The Dodgers' vaunted pitching depth could be put to the test in the coming days, with most of the short-term ramifications stemming from Chris Capuano straining his left calf in Tuesday's 9-2 loss to the Padres at Dodger Stadium.
Capuano will have an MRI on his left calf on Thursday to determine the severity of the strain, though Capuano doesn't think it is anything serious. He said it was similar to a calf injury he suffered with the Brewers "five or six years ago" that caused him to miss a week.
"It's a strain. It's not a full tear or anything like that. We'll take a look on Thursday to see what grade it is," Capuano said. "Hopefully the MRI will show it's not a very severe strain."
Capuano suffered the strain while covering first base to end the second inning. He tried to continue pitching into the third, but after a quick walk to Jesus Guzman he was removed from the game.
"I came in after the inning and I taped it up real tight, and tried to brace that ankle so it took pressure off the calf. I felt like I could sit back on it and push off. But the walk to Guzman there it was pretty obvious I wasn't driving off that leg the way I needed to," Capuano said. "I wanted to stay out there to try to give us some innings because I knew we needed innings. But I feel like they made the right decision. I was hurting."
Manager Don Mattingly said he didn't want to take any chances with Capuano.
"Rick (Honeycutt, pitching coach) was basically saying he's not making one good throw out of those first four, and he still wanted to try to pitch. It's still early, 14 games in," Mattingly said. "I can't allow a guy who has had a couple of Tommy John surgeries to go out there and try to pitch on a leg where he can't use everything, can't use his whole body. You can't do that to a guy."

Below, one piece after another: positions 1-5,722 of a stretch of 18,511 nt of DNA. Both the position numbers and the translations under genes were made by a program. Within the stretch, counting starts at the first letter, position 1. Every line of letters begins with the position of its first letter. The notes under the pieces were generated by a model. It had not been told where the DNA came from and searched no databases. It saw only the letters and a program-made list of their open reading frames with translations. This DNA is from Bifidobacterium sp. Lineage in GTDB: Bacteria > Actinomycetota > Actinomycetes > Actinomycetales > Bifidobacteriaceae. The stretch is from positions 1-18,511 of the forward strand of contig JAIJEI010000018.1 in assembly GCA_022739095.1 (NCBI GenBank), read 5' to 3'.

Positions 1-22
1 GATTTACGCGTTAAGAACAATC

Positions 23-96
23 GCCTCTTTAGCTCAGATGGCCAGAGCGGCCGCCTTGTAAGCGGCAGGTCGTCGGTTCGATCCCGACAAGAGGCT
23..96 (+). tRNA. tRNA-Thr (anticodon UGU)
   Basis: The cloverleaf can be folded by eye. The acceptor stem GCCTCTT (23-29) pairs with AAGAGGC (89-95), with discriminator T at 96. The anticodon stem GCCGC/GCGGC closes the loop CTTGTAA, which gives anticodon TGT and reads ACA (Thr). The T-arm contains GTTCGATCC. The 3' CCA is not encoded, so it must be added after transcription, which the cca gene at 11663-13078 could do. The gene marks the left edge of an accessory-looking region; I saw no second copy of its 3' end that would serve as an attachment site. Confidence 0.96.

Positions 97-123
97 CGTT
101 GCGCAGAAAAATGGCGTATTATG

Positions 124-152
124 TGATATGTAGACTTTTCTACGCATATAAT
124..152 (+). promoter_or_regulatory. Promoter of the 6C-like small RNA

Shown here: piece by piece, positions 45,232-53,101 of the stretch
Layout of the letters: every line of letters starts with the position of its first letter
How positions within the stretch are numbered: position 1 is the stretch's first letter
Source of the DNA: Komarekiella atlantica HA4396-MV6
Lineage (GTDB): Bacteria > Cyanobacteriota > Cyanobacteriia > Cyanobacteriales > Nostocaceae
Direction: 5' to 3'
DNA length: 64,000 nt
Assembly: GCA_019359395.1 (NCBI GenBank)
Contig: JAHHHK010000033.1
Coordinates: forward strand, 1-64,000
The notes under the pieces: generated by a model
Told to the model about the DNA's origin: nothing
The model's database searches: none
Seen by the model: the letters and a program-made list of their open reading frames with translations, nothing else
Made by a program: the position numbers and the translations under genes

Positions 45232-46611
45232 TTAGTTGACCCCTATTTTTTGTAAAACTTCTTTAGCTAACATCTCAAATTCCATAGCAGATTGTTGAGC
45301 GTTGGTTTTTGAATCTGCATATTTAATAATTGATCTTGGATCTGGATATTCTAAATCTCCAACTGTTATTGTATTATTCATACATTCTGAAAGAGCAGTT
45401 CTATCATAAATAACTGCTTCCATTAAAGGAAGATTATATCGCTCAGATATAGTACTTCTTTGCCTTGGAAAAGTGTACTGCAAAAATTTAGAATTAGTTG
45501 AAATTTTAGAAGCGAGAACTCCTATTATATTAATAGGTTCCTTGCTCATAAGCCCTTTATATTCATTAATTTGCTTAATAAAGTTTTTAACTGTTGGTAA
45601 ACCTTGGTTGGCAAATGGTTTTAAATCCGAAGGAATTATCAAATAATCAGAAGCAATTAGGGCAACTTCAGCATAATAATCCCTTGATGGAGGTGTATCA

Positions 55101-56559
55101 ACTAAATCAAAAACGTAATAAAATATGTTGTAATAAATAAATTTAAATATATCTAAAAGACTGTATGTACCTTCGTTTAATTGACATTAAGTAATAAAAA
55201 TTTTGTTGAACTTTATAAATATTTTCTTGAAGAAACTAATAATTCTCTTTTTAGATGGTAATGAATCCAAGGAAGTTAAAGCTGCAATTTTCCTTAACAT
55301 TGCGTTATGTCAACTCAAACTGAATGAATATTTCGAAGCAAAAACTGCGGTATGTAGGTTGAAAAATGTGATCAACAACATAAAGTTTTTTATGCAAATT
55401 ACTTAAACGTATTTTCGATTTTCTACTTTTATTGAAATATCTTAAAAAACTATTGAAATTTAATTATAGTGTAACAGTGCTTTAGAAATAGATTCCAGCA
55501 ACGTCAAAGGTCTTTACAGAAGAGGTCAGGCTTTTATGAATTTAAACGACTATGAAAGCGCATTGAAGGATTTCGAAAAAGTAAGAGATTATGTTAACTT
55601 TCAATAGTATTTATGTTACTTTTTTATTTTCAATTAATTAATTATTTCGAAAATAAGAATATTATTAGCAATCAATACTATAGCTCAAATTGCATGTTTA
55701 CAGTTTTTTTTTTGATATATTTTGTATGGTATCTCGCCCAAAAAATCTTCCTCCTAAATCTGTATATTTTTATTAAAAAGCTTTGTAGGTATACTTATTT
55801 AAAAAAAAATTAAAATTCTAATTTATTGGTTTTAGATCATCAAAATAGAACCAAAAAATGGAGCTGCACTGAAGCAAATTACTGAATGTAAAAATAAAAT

The injury cut short Capuano's first start of the year, one that began with an arduous four-run first inning.
"It was not the way I saw it in my head. The first inning was tough. I wasn't hitting my spots very well, but it seemed like every little ball they hit had eyes and found holes. Nothing really went our way in the first inning, and that was frustrating," Capuano said. "To have a stupid little injury like this happen, it just pushes you over the edge. It's frustrating."
With a pair of off days coming up, the Dodgers do have the luxury of time in waiting for MRI results on Capuano.
"The one positive is that we don't need that fifth starter again until the 24th, with the off days coming up," Mattingly said.
If the Dodgers wanted, they could wait even longer to use the fifth starter, until Apr. 27, but Mattingly likes whenever possible to use off days to give an extra day of rest to his starters.
Even if healthy, there is no guarantee Capuano will be the fifth starter whenever it's needed. His competition is Ted Lilly, who allowed four runs (three earned runs) in five innings for Class-A Rancho Cucamonga in his third minor league rehabilitation start. Lilly threw 81 pitches, struck out five, and walked one.
Off day for Kemp?
Matt Kemp went 0-for-3 with two strikeouts on Tuesday, and Mattingly said he would consider giving his center fielder a day off Wednesday after his .185/.224/.259 with no home runs in 14 games. Kemp was removed in a double switch to start the seventh inning of Tuesday's blowout.
"Matt's pressing pretty good," Mattingly said. "Tonight he seemed pretty frustrated."
The Dodgers try to stave off a San Diego sweep on Wednesday night, and they send their stopper to the hill in Clayton Kershaw, who is one strikeout shy of 1,000 in his career. Right-hander Tyson Ross gets the call for the Padres in what is already a sell-out for the Dodgers, on Hello Kitty fleece blanket night.